Analogue v Digital 3. - Task Management

Posted by Stuart Lennon on

Who can resist a bit of productivity? It's the Holy Grail of the 21st century.

Whether it be David Allen's Get Things Done methodology or a variation thereof, everybody has a system. I have several. There's nothing more productive than working on productivity, right?

OK - my tongue is in my cheek, I'm almost certainly the most guilty. It used to bother me, until I re-framed things. The quest for productivity is one of my hobbies. Like golf. Now, I don't feel guilty about playing with apps designed to make me more efficient. A large part of productivity is task management.

The Digital

I shudder to think how many task manager apps I have purchased. Some examples:

Omnifocus. If managing my own 8 hours a day is the walnut, this is the sledgehammer. "Fresh and familiar design for the trusted, gold standard to-do app." Get them. Yours for $100 a year. (Cross-Apple fee) Most reviews will casually mention "a learning curve." That's affinity-marketing speak for "block two weeks on your calendar, this thing is impenetrable."

ToDoist. "Free up your mental space. Regain clarity and calmness by getting all those tasks out of your head and onto your to-do list." Quickly. Off you go. There's a free version, but should this be your silver bullet, you are going to want to upgrade to Premium for $3 a month. Somebody looked at Omnifocus, cut out the 75% that nobody understands, and painted everything white. I think Jonny Ive would prefer ToDoist.

Things. "Things is the award-winning personal task manager that helps you achieve your goals." Go you! $50 for Mac. $10 for your iPhone and Watch and then $20 for your iPad. It can be as complex as Omnifocus or as simple as a To Do list.

Currently, I am playing with Moleskine Journey. "Designed for creatives minds (sic), independent workers, audacious backpackers, and free spirits, Moleskine Journey is the first app that blends productivity with wellness tracking features to help you get stuff done and find inner balance every day." I feel windswept and interesting already.

Honestly, I could continue for pages and pages. I have tried many, many task manager apps.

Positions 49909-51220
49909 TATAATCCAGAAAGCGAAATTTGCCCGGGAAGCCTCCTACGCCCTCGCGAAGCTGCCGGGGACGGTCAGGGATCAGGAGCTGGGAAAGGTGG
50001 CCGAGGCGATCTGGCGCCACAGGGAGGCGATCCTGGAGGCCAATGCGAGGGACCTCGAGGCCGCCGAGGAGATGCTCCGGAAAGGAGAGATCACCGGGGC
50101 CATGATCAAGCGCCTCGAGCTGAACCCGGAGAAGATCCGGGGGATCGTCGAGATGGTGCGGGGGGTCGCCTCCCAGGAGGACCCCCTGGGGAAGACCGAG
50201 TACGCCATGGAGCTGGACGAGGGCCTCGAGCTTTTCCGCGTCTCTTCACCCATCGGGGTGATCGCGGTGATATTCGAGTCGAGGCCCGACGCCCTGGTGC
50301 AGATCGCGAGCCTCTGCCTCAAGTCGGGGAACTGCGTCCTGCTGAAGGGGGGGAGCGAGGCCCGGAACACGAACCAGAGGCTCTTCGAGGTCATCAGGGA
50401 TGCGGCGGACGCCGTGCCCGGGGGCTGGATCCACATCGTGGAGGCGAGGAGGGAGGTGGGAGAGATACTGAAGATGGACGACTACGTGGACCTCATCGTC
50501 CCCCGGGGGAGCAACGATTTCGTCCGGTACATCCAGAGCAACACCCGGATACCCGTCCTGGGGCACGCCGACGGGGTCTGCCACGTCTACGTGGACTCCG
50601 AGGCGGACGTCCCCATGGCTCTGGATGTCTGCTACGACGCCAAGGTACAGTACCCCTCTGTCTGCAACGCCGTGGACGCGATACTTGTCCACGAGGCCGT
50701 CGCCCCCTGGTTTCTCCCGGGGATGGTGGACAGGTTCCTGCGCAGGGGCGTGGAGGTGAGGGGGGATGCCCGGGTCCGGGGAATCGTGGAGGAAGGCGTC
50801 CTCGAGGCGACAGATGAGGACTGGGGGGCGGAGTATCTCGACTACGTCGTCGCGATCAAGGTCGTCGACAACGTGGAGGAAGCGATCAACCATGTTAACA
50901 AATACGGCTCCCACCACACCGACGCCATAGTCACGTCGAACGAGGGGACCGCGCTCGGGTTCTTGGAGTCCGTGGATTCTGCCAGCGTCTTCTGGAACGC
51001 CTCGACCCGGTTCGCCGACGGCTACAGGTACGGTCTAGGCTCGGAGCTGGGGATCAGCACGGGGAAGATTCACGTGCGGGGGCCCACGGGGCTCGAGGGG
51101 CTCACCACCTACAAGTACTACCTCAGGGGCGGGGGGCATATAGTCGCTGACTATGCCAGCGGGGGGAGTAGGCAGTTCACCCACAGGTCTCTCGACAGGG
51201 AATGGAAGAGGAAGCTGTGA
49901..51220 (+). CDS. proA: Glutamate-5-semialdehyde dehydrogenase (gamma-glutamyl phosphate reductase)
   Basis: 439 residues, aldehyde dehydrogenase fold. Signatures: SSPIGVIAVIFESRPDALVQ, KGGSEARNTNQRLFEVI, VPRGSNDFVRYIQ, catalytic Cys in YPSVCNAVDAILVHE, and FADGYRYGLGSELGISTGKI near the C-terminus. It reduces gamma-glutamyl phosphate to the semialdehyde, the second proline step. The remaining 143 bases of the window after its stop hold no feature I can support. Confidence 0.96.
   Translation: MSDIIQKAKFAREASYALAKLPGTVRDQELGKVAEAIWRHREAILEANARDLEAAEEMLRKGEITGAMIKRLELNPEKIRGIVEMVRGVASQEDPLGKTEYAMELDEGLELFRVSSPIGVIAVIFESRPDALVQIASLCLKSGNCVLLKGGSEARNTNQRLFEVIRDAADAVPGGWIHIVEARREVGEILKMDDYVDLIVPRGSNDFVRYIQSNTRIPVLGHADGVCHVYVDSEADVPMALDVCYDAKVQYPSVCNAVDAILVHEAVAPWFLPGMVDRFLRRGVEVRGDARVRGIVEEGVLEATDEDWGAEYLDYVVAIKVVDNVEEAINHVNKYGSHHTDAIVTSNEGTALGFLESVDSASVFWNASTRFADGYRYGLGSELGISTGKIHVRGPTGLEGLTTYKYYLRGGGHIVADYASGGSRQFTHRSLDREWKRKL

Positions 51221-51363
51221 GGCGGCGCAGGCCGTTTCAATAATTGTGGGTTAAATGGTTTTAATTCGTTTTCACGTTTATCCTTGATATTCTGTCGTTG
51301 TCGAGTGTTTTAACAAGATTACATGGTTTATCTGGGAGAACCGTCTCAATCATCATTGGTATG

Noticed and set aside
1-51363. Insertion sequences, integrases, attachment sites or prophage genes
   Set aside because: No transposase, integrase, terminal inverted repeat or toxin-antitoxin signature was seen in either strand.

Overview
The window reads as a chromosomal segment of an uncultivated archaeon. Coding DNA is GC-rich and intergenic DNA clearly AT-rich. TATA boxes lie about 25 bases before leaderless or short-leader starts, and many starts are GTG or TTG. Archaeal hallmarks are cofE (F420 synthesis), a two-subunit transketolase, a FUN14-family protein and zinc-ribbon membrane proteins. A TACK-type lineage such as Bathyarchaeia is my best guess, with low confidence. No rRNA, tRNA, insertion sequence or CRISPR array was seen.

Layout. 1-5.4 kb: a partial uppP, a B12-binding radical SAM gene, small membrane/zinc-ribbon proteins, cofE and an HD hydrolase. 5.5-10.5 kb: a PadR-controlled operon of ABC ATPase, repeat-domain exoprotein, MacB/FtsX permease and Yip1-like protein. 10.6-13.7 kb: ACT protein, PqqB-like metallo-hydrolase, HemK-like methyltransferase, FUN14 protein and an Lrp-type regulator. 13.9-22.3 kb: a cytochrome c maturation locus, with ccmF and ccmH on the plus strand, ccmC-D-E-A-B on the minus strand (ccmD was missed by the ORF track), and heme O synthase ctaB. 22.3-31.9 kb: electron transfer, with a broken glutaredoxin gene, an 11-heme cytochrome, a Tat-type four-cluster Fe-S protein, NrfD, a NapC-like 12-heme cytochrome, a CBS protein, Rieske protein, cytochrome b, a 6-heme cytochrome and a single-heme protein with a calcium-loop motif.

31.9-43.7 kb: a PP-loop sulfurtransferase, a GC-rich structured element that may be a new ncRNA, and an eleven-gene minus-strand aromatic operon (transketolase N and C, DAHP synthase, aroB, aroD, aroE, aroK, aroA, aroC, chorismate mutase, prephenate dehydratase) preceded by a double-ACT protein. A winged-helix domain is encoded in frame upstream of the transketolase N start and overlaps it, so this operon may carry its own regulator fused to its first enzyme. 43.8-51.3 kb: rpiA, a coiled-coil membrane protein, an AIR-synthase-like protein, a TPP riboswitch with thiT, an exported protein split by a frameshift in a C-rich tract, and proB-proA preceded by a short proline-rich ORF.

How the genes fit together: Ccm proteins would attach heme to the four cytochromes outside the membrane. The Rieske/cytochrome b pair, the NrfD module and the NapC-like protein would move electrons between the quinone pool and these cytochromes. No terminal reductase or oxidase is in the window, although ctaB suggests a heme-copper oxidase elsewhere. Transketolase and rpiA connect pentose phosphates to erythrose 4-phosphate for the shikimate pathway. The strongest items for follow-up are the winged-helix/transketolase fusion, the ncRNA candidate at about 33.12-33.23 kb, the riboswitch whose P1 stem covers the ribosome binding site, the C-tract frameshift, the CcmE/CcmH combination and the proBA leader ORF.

Occasionally however, I have to be productive.

The Analogue

Write down the tasks. Do the tasks. Tick them off.

I have written elsewhere how I use notebooks. There's plenty of scope to bury myself in "productivitying" with paper, but I tend not to. I spend ten minutes to write a list. Five minutes to prioritise and then I get working. When a task is complete, I pick up a pen, tick the item and go again. As the day proceeds, the ticked items act as a pat on the back.

I task manage in my desk books, and my pocket books. My current favourite on the desk is the Endless Recorder, where the Tomoe River paper allows me to use fountain pens. In my pocket, there currently lives a Moleskine softcover, dotted notebook, but I use all sorts of pocket notebooks.

Task Manager

The Winner

Doh! The analogue, obviously. The digital is great fun, a lovely distraction. Sort of Twitter with less hysteria.

But to get things done? Get your notebook out.





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2 comments

  • I use Things to keep track of all the projects and all the many things that could use doing. I use a Hobonichi Weeks and 3×5 cards to make a plan for the week and the day.

    LJD on
  • I’ve gone back to basics with digital task lists. I just use the one built in to Apple Mac OS and iOS. It works… and of course my paper planner for everything else.

    Whenever I have tried to discuss digital task managers with anyone they become very defensive of the one they use/pay some sort of subscription for. The costs of these things can mount quite significantly if you are using them on your mobile devices as well as a desktop/laptop. Hence why I went back to basics!

    Steve on

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